Let’s imagine something together.
You walk into a small building. The outside seems small, anyway. The moment you walk in, though, the place feels much bigger. The wooden beams supporting the roof conjure up the coziness of a log cottage with a little fireplace in the corner roaring warmth and comfort. The building is full of gentle faces wandering about with purpose, no hurried bodies running to finish tasks.
The walls are lined with books of all types, there are cute sections for kids to listen to stories, there are laptops, computers and tablets free to use. As you walk in someone greets you with a kind voice, soft against the muffled serenity of this space but just loud enough for you to feel welcomed. You feel safe here, allowed to be vulnerable enough to learn, and free to learn without borders.
This place isn’t some magical space that exists in a movie wonderland. It’s a library. More specifically, it’s the Ralston Baright Public Library, a cozy, little spot tucked away just around the corner from Ralston’s town center. In May, I was contacted by Amy Ellefson, the adult programs coordinator at Baright. She emailed to ask if I’d be free to run a couple of writing and poetry workshops over the summer. The conversation we had went so well that in July I was brought on as Baright’s first artist in residence. It was an exciting time, and I was thrilled. Not just because I would get to work at a library, but also because of the way the staff made me feel. The first meeting I had with Ellefson was when I met Amanda Peña, the director at Baright, who was filled with this overwhelming sense of passion, this need to offer more to a growing community.
During that first meeting I learned that one of the biggest goals the library had was to offer more services. Peña had found out that Ralston’s demographics showed a significant and quickly growing Hispanic/Latinx population — people she noticed were not showing up at Baright. “I started working in libraries when I was 15.” Peña said. “Libraries are really for everyone and they’re one of the few places in the world that are like that.”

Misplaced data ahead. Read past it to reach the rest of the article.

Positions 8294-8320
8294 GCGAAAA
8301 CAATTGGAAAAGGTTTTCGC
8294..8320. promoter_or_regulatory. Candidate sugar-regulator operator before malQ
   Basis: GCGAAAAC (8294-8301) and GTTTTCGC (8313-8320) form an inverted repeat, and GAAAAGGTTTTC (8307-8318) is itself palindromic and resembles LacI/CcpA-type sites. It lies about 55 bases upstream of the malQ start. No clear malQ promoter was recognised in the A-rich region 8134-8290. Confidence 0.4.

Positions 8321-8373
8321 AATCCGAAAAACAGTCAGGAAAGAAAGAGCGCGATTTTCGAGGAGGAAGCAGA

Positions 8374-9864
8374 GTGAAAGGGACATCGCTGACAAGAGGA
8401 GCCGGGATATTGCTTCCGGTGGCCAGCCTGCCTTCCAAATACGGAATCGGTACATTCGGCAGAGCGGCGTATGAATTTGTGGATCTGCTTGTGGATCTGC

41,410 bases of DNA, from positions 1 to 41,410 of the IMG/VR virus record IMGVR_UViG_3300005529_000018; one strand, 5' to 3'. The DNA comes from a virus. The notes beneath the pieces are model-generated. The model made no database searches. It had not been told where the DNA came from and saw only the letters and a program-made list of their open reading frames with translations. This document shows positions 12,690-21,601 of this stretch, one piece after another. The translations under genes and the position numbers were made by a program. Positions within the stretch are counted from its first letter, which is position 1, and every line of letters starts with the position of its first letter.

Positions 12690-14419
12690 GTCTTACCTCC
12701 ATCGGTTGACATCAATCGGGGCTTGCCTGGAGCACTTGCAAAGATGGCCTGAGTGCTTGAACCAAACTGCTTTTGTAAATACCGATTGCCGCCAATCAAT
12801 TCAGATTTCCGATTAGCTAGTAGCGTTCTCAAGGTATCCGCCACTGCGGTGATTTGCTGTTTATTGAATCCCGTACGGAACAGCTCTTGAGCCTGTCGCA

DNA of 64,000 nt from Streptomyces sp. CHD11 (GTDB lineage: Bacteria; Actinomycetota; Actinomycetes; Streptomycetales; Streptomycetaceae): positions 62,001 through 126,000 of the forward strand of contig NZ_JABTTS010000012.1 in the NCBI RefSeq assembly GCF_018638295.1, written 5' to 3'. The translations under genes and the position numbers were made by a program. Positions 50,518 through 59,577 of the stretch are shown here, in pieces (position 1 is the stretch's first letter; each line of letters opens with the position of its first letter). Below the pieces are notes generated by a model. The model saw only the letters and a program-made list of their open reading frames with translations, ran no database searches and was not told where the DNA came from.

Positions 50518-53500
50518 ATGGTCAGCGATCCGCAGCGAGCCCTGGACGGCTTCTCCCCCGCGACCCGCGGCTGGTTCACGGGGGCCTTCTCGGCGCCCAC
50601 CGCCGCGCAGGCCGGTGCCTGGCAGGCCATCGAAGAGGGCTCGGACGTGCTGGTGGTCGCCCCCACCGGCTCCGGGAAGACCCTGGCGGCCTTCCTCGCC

The library started making changes and offering services that aren’t exactly traditional but that Peña believes are essential to building community and creating a place for people to find consistency and safety. “I think we’re one of the few places where people can be vulnerable and ask us questions that they don’t want to ask other people,” she said. “Its simple things like, ‘How do you use a mouse?’ You don’t think about it until somebody asks you. ‘How do I print?’ I think we try to build this environment that is open to everybody and nobody’s stupid and nobody has a bad question, and it’s free.”
I had a chance to speak with Peña and Ellefson, as well as Tiffany Zuerlein, the youth services librarian. The idea of building safety and openness is huge for Baright, but the services it offers are the most exciting part of what the library hopes to bring to the community. Zuerlein hosts many programs for youth in the community and is dedicated to creating more. “Every day is different,” she said. “First of all, there is a lot of cleaning. I’m in the kids’ room so there’s a lot of cleaning, but outside of that it’s trying to build awesome programs to help these little people.”